Speaker Justin Muturi has invited
MPs who have information on bribery allegations to bring it forth.
Bribery claims rocked Parliament last week as MPs ganged up to trash a committee report on sugar that had implicated Cabinet secretaries Henry Rotich [Treasury] and Adan Mohamed [EAC].
In a statement on Sunday, Muturi
instructed the Clerk to immediately write to the members who have been quoted in the media citing incidences of bribery.
"They should share their testimonies or any information that they may have with the Powers and Privileges Committee which will review the information in the shortest time possible," he said.
Muturi said this will help the committee
to ascertain the possibilities of breach of privilege by the way of unethical conduct on the part of specific members of the National Assembly.
"We will not sit pretty as monumental allegations of corruption within Parliament garner credence. We will act and act decisively," he said.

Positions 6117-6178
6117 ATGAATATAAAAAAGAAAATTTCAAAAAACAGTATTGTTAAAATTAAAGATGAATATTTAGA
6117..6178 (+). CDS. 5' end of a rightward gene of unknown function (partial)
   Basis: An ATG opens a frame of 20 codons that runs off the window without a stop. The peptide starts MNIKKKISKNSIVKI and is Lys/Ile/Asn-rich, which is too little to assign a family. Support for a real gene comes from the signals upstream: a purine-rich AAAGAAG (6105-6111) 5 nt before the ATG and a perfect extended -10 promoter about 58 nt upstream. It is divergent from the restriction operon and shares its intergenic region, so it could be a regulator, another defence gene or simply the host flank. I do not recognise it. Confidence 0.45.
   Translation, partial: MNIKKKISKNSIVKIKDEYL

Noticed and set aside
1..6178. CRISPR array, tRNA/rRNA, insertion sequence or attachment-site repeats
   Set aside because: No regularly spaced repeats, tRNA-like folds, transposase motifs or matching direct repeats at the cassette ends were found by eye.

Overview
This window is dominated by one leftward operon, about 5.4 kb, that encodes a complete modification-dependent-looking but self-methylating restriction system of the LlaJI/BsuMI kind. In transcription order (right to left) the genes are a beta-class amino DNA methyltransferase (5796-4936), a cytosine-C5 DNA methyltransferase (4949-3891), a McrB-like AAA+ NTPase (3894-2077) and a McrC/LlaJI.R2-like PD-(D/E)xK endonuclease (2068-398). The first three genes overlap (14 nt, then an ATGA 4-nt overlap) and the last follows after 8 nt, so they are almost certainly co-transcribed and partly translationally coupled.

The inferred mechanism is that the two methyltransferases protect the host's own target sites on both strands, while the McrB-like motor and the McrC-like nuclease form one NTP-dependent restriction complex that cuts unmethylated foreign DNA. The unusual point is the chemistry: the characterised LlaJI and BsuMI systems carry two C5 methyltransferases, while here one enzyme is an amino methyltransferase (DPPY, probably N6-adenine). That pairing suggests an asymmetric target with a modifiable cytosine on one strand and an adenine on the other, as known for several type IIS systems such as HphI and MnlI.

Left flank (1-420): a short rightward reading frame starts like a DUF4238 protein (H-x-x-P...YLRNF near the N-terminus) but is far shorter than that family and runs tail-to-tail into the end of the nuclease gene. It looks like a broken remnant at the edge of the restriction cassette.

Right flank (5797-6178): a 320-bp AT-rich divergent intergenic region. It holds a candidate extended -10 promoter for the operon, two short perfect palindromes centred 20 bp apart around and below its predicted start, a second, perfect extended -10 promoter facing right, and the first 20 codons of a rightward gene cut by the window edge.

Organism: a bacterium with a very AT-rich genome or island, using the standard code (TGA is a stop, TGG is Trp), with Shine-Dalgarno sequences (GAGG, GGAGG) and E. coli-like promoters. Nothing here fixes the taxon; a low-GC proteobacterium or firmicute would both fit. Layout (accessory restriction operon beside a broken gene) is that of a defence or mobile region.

He said the committee will upon evaluation of the testimonies consider inviting the Ethics and Anti-Corruption Commission as provided for in the Leadership and Integrity Act.
This, he said, will help to conclusively handle the investigations so action can be taken against MPs culpable of unethical conduct.
"We are not going to abet corruption in the precincts of Parliament," he said.
Siaya senator James Orengo asked Muturi to suspend audit committee meetings in Parliament until claims of bribery in the sugar report are addressed.
He asked Muturi to put the meetings on hold for two weeks until members come clean on the allegations.
Wajir Woman Representative Fatuma Gedi refuted claims by a section of the media that MPs were compromised to reject the sugar probe report.
Gedi, while describing herself as a woman of “impeccable character”, said she and “other right-thinking MPs” only mobilised their colleagues to reject the report.